'Kinderspiele’ (‘Children’s Games’)
Image: Pieter Breughel
Source: Kunsthistorisches Museum
Childhood is universal and children’s play is universal. Play is essential to every aspect of children’s development: social, physical and cognitive, but it is still regarded by many as being of little importance.
Play fosters important social skills, including sharing, turn taking, and developing and consolidating friendships. It is an essential arena for the expression of children’s feelings, anger, love and joy.
At the same time, children willingly engage in complex physical activity in a social environment they themselves create. A by-product of their energetic and tireless play is the enhancement of co-ordination, balance and a range of motors skills.
Play provides children with the opportunity to be in control and make their own choices, without the direction of adults. Young children spend most of their time playing and it is through play that children discover the world around them and have fun doing it! It is through imaginative and subversive play that children explore the world around them.
Physical skills of co-ordination, balance and fine motor control are acquired whilst mastering the intricacies of the new skills being learned through play. Rhymes, jokes and chants assist children to develop their language skills and enhance their memory.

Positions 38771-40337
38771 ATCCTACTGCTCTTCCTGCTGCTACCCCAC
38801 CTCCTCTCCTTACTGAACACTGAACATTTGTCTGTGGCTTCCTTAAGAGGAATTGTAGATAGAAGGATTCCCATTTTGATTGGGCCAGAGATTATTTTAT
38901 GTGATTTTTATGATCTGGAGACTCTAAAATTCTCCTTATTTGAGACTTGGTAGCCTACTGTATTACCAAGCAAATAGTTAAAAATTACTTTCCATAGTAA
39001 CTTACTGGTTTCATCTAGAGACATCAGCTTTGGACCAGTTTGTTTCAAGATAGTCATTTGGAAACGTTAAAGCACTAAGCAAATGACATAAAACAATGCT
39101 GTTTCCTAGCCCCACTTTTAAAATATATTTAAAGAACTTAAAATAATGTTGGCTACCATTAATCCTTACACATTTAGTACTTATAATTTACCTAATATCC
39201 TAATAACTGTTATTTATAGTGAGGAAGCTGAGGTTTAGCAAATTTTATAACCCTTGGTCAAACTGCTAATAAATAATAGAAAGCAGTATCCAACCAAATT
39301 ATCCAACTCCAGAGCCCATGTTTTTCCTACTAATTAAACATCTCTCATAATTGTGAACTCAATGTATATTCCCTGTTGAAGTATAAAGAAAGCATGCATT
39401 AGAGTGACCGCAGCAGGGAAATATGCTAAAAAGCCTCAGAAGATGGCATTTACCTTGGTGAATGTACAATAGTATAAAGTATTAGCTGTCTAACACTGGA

Through traditional game playing children learn about the rules and values of their cultures. This is particularly significant for Australia’s multicultural society where playing traditional games can be used to promote inter-cultural acceptance and understanding of others.
Games have been played in essentially the same way for thousands of years. Whilst every generation of young children imitates, and changes, the play of the older children they observe and admire, both time and differing cultures influence the universal features of children’s play. Immigration, the media, and the accident of forgetting and invention all help shape and alter the game and verbal lore.
Play is part of everyone’s heritage - play links past, present and future.
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